Event #1: Uses of inventive methods

Transmissions: Uses of inventive methods
Half day symposium/workshop

Monday 8th April
School of Information and Computer Science, University of California

The initial plan was to hold just one event, but co-ordinating teaching timetables, flights and diaries to get US, UK, EU and Australian speakers and participants together turned out to be too challenging. The alternative? Host smaller, distributed events.

This first event was designed to bring together Intel, Irvine and ISTC (Intel’s Science Technology Centre for Social Computing) researchers, faculty and students engaged in interdisciplinary practice involving inventive methods and modes of transmission. The workshop featured an eclectic group of people from anthropology, sociology, computer science, art and design with an interest in a spectrum of research (as is illustrated in the following Speed Methods session writeup). Many thanks to everyone involved, and special thanks to Mel Gregg, Paul Dourish and Geof Bowker from ISTC for hosting the event at UCI, to Dawn Nafus and Scott Mainwaring from Intel for their participation and contribution and also a special mention to Julio Rodriguez who made everything run without a hitch.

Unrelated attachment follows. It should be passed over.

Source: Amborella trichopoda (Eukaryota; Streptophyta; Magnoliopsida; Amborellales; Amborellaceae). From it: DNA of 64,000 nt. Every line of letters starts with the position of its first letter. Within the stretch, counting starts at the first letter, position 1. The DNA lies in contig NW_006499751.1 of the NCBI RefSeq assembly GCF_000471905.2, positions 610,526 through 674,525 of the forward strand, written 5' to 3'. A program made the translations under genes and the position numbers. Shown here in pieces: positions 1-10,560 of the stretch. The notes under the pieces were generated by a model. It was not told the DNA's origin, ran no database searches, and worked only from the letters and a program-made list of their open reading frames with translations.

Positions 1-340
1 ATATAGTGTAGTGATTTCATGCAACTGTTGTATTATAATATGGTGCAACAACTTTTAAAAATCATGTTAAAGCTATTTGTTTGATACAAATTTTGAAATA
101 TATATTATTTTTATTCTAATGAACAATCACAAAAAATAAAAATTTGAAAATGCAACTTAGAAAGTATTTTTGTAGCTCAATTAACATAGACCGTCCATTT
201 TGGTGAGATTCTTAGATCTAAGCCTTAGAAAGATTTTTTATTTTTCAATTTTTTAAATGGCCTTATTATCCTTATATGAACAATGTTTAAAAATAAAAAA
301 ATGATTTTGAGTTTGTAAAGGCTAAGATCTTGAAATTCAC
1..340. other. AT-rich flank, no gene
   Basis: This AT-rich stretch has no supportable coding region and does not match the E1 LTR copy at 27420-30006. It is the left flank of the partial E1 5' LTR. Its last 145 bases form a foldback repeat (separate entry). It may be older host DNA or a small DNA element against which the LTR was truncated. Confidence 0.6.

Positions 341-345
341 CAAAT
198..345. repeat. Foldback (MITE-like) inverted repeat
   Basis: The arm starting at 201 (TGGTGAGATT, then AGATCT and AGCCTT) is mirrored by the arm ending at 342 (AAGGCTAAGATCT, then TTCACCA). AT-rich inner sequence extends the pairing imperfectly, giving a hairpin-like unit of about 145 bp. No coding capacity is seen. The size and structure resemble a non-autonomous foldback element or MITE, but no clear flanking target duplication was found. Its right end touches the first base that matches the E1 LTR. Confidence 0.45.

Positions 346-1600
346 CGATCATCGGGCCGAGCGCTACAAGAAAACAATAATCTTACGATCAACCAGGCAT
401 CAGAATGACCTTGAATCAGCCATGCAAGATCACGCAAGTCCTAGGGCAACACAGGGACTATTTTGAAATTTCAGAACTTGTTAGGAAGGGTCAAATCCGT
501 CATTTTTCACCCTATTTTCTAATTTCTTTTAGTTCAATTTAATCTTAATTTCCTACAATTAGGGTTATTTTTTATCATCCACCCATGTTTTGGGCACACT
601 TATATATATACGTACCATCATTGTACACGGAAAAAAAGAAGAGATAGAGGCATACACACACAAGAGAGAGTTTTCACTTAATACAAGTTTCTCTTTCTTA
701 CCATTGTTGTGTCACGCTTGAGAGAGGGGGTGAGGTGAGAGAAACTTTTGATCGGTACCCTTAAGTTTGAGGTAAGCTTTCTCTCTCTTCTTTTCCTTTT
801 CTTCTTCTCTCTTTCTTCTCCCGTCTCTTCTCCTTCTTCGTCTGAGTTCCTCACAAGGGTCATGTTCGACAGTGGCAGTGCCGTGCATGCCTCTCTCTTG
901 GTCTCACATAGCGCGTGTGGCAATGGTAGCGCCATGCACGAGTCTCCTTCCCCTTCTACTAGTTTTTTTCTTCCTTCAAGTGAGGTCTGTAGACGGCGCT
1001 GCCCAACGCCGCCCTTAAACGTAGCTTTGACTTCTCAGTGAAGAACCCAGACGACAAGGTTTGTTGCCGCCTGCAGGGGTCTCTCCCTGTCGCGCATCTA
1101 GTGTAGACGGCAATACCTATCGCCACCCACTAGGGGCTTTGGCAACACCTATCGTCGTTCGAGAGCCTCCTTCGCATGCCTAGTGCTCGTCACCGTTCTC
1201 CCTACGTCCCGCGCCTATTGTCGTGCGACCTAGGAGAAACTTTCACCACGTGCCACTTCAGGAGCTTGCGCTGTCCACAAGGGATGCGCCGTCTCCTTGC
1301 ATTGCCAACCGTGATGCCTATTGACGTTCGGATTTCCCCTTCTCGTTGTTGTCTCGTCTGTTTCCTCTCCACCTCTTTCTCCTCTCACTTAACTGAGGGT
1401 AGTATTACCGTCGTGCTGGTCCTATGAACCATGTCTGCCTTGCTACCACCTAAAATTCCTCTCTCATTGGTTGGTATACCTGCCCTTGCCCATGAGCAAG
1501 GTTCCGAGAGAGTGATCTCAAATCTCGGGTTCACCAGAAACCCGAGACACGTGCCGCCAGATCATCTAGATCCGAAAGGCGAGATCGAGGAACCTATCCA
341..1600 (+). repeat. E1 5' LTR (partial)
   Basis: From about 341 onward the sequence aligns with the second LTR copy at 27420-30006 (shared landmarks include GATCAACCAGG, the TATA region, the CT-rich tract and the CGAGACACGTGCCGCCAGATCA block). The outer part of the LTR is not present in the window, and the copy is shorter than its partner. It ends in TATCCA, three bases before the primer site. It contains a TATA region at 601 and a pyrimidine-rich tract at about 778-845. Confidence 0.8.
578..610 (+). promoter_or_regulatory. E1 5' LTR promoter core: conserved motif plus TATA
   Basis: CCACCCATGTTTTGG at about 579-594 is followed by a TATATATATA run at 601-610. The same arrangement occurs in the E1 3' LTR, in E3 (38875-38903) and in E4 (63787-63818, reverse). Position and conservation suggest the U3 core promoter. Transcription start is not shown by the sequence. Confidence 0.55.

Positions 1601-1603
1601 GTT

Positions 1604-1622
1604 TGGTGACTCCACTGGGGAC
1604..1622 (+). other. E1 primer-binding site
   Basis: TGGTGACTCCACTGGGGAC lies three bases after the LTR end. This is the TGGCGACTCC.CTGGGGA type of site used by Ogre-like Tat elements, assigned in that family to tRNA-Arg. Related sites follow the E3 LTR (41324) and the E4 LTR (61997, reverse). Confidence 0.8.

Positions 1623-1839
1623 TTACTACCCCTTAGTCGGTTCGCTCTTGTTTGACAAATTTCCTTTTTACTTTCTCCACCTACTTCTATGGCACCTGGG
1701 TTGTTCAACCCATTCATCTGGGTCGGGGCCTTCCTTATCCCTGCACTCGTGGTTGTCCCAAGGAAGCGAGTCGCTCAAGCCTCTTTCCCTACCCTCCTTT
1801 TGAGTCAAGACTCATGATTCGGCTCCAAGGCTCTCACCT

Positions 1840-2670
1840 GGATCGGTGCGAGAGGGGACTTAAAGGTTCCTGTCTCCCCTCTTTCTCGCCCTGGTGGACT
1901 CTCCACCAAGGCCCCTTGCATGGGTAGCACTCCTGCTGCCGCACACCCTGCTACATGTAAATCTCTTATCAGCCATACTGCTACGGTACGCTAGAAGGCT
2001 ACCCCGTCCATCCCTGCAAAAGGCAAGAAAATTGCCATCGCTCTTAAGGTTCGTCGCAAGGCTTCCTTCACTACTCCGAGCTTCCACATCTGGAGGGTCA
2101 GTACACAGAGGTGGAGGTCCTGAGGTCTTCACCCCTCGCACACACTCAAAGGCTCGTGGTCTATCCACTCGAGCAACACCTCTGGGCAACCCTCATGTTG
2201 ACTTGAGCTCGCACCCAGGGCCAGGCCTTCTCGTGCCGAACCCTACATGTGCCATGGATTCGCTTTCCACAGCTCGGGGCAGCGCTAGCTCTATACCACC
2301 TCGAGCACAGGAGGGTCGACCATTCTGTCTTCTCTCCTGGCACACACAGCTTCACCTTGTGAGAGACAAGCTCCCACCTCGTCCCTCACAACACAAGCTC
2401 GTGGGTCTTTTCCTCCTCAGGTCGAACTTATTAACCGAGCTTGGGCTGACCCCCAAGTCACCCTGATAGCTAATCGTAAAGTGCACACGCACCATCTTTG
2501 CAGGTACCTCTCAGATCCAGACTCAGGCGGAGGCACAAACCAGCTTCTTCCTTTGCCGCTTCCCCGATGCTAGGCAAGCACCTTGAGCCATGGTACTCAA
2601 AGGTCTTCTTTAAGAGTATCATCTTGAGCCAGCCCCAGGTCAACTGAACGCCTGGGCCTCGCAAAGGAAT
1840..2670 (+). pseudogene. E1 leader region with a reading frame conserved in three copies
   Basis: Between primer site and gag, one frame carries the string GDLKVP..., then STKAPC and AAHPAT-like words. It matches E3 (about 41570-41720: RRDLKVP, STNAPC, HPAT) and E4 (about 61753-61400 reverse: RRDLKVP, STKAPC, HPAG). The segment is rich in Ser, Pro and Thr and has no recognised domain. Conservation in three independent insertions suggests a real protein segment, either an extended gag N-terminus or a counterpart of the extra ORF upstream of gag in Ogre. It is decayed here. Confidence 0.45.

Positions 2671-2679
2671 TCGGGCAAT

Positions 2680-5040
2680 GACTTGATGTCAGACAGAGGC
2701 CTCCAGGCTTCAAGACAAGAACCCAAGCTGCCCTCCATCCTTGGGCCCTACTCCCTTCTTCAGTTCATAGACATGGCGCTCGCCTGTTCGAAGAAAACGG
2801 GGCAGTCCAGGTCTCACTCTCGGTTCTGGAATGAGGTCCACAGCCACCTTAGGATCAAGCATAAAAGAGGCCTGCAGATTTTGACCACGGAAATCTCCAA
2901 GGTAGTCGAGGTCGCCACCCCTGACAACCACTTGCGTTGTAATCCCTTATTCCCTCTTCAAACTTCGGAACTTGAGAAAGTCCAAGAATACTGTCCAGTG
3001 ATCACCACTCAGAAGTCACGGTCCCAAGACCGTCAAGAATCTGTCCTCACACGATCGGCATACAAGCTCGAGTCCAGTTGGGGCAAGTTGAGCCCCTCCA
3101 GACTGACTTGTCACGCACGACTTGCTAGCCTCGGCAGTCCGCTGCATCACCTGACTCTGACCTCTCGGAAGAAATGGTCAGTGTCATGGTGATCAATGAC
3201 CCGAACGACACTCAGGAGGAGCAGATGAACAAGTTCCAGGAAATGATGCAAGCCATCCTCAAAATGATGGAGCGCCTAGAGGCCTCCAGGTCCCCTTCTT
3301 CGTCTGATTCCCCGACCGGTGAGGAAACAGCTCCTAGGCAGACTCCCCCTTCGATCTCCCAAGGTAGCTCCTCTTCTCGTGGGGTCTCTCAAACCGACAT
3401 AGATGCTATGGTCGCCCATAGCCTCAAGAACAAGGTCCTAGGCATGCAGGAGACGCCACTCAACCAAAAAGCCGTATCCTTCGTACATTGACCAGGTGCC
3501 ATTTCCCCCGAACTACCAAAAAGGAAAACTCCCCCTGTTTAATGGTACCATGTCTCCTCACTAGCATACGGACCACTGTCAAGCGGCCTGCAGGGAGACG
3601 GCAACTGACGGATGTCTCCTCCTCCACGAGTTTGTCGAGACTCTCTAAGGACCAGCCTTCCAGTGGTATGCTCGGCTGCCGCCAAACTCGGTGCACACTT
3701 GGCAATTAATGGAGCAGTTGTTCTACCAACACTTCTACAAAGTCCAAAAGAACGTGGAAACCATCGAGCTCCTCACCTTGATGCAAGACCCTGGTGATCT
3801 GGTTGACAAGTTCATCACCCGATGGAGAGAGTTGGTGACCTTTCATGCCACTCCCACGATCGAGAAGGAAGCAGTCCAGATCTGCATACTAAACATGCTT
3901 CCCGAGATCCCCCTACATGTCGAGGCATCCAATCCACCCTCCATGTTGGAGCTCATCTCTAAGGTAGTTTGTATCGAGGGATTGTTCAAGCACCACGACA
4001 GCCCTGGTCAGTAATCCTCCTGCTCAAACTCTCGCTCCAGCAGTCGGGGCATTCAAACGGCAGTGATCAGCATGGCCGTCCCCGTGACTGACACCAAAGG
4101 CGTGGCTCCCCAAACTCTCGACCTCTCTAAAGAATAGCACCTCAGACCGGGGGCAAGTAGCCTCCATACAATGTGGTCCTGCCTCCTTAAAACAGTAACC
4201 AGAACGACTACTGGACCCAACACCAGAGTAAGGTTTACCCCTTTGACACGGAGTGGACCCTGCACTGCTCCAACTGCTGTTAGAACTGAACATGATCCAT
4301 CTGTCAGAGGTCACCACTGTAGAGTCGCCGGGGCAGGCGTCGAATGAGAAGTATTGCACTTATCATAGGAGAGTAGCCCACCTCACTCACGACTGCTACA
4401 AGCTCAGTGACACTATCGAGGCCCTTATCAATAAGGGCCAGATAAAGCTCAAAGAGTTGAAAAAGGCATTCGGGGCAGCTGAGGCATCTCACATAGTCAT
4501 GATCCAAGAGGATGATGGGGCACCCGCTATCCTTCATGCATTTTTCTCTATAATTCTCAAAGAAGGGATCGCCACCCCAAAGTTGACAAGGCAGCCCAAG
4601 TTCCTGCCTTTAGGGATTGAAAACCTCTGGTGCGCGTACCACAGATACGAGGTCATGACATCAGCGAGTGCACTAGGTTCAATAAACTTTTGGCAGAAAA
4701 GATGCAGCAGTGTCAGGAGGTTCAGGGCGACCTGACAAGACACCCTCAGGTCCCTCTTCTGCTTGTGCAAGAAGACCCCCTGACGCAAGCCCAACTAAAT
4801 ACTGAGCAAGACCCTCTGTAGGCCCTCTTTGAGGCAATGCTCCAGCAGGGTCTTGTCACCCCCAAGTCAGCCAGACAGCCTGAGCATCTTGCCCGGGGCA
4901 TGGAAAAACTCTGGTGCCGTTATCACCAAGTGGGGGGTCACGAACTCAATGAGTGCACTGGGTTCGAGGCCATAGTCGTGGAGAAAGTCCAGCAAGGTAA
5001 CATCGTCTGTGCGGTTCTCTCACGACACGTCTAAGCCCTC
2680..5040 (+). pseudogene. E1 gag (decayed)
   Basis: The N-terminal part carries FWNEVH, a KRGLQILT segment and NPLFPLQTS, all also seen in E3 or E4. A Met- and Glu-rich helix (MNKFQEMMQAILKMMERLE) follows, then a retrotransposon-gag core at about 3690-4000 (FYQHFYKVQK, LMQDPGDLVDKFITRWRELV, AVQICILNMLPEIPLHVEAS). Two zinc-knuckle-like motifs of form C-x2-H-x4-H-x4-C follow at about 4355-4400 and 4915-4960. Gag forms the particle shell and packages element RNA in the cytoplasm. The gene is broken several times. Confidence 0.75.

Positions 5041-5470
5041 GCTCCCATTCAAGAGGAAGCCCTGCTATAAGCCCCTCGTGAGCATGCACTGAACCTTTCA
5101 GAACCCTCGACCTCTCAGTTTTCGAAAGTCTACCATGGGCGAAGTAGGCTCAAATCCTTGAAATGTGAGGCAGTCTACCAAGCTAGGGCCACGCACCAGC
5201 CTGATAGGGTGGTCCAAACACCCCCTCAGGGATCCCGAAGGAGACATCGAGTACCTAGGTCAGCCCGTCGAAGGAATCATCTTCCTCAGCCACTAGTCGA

The afternoon took the form of two framing talks and a response, discussion, followed by a short break and a speed methods session.

Time: 13.00- 17.50
Location: UCI, Donald Bren Hall room #5011
Format: Short seminar/ roundtable followed by speed methods presentations with select participants.

13.00-13.15: Kat Jungnickel – Welcome, objectives and overview of afternoon

13.15-13.45: Nina Wakeford – What is an inventive method for social research?

13.45-14.15: Kat – The transmission of interdisciplinary ideas and practice through projects

14.15-14.45: Geof Bowker – Response in relation to interests of STS/ ISTC

14.45-15.00: Discussion facilitated by Dawn Nafus

15.00-15.15: Break

15.15-16.45: Chaired by Mel Gregg – Speed methods session: 10 x 8min rapid presentations:

“A methodological proposal or problem”
In our ‘Speed Methods’ session each participant will have 8 minutes to present their research topic and a methodological challenge in relation to the empirical process of their work (actual or anticipated). We’d like you to focus on one current problem/impasse you are tackling, with regards, for example, to problem definition, data collection/analysis, presenting results, etc. Given the theme of the workshop we are particularly interested in the possibilities of re-imagining methods and their ‘inventiveness’ (see workshop description). Feel free to be adventurous with your 8 minutes – for example contributions could attempt to enact the problem!

16.45-17.30: Mel Gregg – Discussion, common themes, next steps, wrap up

An overview of the workshop in the form of a research ‘zine is here.